Publishing your dissertation is an integral part of building an academic career. There are, however, several ways to do so, and each should be evaluated in terms of your short- and long-term goals and the time you have available.
Let’s imagine that you have taken a smooth, predictable path through graduate school: you did the coursework, had your proposal accepted, conducted your research, wrote up your findings and defended them.
Along the way, you’ve presented your research on panels at academic conferences, held court among your colleagues at workshops in your department, and received feedback from your dissertation committee.
You’ve even demonstrated your unique contribution to the field in some of the many job talks you’ve been invited to at universities where you have applied for a teaching position.
You are frantically packing to leave for your new position at a vibrant institution in an eclectic town where you’ve always want to live. Stop. Don’t hide your dissertation papers too far down in the boxes: it’s not over yet. You need to publish your dissertation to make it work for you.
When does the clock start?
The clock for measuring how long it takes to publish your dissertation could theoretically start ticking from the moment you submit your dissertation proposal, but that would be too intimidating, too disheartening. Moving from proposal to defence takes, on average, two years alone. Instead, let’s start the clock once you have submitted your thesis and successfully completed a final oral examination in your defence.
Depending on whether you choose to publish segments of your dissertation as journal articles or believe the main part of your work warrants a book, it could take anywhere from six to twelve months and up to three years or more.
Here are some steps to consider along the way:
Step 1: Take a break
Amount of time: 2-4 weeks
At some point, you probably had to put the blinders on and just forge ahead with your dissertation. Then, there was the exhausting push to the end. Now, consider stepping away from it for at least a month. If you can, find a tropical island or an anonymous big city, turn off your smartphone and relax. Once the champagne bubbles begin to settle, you’ve caught up with good friends you might have neglected, and returned all your books to the library, take a deep breath and begin again.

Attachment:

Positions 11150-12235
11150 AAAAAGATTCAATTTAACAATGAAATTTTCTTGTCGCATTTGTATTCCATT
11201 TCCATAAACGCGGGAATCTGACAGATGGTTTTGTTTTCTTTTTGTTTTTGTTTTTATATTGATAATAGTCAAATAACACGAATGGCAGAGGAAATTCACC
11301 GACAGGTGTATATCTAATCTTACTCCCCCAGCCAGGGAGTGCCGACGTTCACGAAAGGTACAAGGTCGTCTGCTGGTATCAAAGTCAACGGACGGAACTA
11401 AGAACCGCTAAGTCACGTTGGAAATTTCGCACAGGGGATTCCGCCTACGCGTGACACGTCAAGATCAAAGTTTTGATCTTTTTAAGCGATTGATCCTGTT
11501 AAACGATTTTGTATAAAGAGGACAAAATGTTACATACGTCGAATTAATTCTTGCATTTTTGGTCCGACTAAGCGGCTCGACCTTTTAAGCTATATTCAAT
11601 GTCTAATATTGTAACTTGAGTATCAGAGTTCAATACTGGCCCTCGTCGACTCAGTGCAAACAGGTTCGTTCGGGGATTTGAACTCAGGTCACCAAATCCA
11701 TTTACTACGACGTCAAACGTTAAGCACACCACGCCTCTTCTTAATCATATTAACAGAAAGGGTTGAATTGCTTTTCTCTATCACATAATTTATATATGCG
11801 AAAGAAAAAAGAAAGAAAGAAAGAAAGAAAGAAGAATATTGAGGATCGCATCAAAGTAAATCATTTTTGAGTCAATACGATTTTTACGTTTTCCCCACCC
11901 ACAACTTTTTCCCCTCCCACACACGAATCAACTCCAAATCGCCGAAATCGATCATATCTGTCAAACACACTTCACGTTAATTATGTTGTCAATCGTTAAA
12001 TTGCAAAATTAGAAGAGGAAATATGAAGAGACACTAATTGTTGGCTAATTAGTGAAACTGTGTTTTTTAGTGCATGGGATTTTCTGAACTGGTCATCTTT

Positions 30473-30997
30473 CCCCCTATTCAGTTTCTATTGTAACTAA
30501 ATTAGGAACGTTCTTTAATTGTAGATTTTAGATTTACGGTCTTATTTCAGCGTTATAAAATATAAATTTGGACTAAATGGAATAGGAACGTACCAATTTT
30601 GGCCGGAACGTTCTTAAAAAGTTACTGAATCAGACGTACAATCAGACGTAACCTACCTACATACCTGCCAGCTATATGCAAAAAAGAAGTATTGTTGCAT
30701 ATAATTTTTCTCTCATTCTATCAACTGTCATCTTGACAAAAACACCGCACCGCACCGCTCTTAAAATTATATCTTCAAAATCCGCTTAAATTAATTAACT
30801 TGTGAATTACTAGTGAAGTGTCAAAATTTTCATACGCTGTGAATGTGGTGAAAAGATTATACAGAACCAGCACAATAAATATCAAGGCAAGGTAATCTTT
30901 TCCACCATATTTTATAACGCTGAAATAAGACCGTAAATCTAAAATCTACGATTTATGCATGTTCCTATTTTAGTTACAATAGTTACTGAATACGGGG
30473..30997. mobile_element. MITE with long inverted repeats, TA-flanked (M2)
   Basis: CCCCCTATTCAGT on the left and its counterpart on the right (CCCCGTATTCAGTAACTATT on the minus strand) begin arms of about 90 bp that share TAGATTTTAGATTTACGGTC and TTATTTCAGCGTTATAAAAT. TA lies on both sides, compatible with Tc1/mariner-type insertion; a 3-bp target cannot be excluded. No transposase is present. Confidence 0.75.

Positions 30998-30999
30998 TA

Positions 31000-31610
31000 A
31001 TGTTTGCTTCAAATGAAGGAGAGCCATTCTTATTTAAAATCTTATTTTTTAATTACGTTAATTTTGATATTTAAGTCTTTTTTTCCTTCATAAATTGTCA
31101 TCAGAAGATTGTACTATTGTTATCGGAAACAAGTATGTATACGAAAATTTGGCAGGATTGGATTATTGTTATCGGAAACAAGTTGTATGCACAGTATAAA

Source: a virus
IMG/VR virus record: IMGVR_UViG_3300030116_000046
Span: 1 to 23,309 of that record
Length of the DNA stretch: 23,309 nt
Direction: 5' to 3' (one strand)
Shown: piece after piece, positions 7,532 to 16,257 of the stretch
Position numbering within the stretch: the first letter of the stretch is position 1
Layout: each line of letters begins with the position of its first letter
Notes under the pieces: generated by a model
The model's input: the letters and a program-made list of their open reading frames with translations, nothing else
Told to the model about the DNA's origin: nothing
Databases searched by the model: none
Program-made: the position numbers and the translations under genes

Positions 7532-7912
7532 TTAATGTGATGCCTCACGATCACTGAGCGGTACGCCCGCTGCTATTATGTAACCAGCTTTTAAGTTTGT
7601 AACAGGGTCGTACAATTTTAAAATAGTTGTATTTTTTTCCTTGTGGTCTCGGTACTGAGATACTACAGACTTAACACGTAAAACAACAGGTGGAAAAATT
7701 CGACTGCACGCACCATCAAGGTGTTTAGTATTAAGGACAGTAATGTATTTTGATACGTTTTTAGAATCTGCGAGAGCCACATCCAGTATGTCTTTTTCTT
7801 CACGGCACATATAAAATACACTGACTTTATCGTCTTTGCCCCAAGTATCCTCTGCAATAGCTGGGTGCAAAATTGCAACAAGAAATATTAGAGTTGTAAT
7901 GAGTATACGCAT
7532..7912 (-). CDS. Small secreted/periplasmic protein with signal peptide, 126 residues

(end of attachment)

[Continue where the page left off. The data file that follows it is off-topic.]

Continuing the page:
Step 2: Decide which format
Amount of time: 2 weeks
There are several criteria to help you decide the journal article(s) route or the academic book route. (A lesser travelled path is to publish your work as a book for general audiences, but this tends to be more of a mid-career accomplishment.)
To accurately estimate the length of time it will take, you need to consider what format you are aiming for and which publisher is most appealing. Do your research:
- A single journal article – top tier, peer reviewed, open access
- Multiple journal articles – top tier, peer reviewed, open access
- A book – mainstream publisher, niche publisher, self-published
Speak to dissertation committee professors, peers and colleagues about the various options.
You may have previously contacted editors at academic conferences – dig out your notes to refresh yourself on advice or feedback they may have offered.
Step 3: Find the right publisher
Amount of time: 2-4 weeks
If, indeed, you did halt your reading while writing your thesis, start again now. Read a few books or articles in your field, or at least in the topic area where you think you might publish. Identify which journals or publishing houses are hosting this work.
Go through your thesis literature review with a fine-tooth comb and make a list of journals and books where your peers have published. Add this information to make a hit list. (You may be delighted to know that this will likely be the last time you look at this section of your dissertation because it will be eliminated when you revise the manuscript, whether it’s for an article or a book.)
Find the publisher’s website and read what they have to say to prospective authors and how they describe their submission policies and procedures. This may give you a good sense of a specific timeline between submission and publication.
Step 4: Revise your thesis
Amount of time: 1-6 months